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Don't Think About Me, I'm Alright

September 7 – October 1, 2004

     Greene Naftali will begin their 2004-2005 season with a three-person show of the work of Julie Becker, David Claerbout, and Ei Arakawa, entitled Don’t Think About Me, I’m Alright.  In one room of the gallery Julie Becker will present a sculptural installation.  With elements such as a SKY Magazine, reading “Where Stars are Born” and the unassembled parts to make a homemade microphone, the terrarium structure reads like a child’s science fair project gone awry.  Disjointed parts allude to a biography of depraved stardom and the psychological as well as physical instability aroused by Becker’s hometown, Los Angeles. 


     Claerbout will present Reflecting Sunset, a rumination in which time seems to flow proportionally to movement; time is ‘slowed down’ since what movement there is within the image takes place almost imperceptibly.  The composition represents the sunset reflecting in the windows of a building dating from the 1930's (i.e. Stazione Maritima, Naples, Italy), which also mirrors the horizon and skyline of the urban landscape.  The austere frontality of the architecture is in sharp contrast with the illuminated depth of the reflected landscape.  The camera observes no other movement than the track of the sun setting.  During the 38 minutes of its course across the screen, the sun hits first the marble stones of the facade, only to be violently reflected a moment later as the sun reappears in the next window.  The viewer instinctively reacts to the projected sunlight, as to real sunlight, due to the memory of the physical pain of directly looking at the sun.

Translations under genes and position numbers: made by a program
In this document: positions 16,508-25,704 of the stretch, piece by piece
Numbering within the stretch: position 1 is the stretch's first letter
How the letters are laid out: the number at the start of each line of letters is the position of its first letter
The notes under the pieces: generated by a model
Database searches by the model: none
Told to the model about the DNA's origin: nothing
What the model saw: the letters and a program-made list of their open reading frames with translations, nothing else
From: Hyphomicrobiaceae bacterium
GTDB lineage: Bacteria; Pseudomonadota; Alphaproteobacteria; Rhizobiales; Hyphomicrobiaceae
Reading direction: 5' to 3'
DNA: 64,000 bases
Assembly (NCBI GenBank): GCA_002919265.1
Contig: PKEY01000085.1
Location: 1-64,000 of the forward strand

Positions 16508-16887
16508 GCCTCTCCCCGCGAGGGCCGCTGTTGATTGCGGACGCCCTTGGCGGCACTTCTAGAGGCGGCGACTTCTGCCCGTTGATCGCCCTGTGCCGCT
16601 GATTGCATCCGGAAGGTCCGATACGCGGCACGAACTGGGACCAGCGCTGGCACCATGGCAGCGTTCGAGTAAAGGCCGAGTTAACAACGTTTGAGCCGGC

Arakawa will curate a group of art works made by students, primarily Japanese, all of whom have studied at the National Academy School of Fine Arts and the Art Students League, schools popular with foreigners seeking to afford expensive Student Visa status while learning Academic art.  In addition to their own work, students will present renditions of a lithograph of the demonstration of artificial flower making at the Universal Exposition in Paris 1867.  In association with that, Arakawa will conduct a nine-hour performance, in which he and these students create On-Kawara-style paintings, each reading “Duty Free” in Esperanto, the universal language On Kawara uses for Date paintings made in Japan.  To the tune of Japanese popular music from 1945 to 1971, a period of post-war capitalist reconstruction, about one hundred of these paintings will be produced and subsequently destroyed to be made into a design object, while cotton candy is served.  The painting DEUON LIBERA, a failed attempt to translate DUTY FREE into Esperanto on a flight between JFK and Narita, and documentation of its creation is also presented.  This often-humorous multiplexed project is a reflection on nomadism and denationalization, as well as Arakawa’s unique interpretation of the biography of the hermitic Conceptual artist.  Arakawa is presenting the work of Patricia Cazorla, Kimiko Fukuoka, Michiko Hoshi, Miki Ikeda, Mari Mukai, Etsuko Noda, Hisayasu Takashio, and Maki Waza.  Arakawa was also a student at the National Academy School of Fine Arts.


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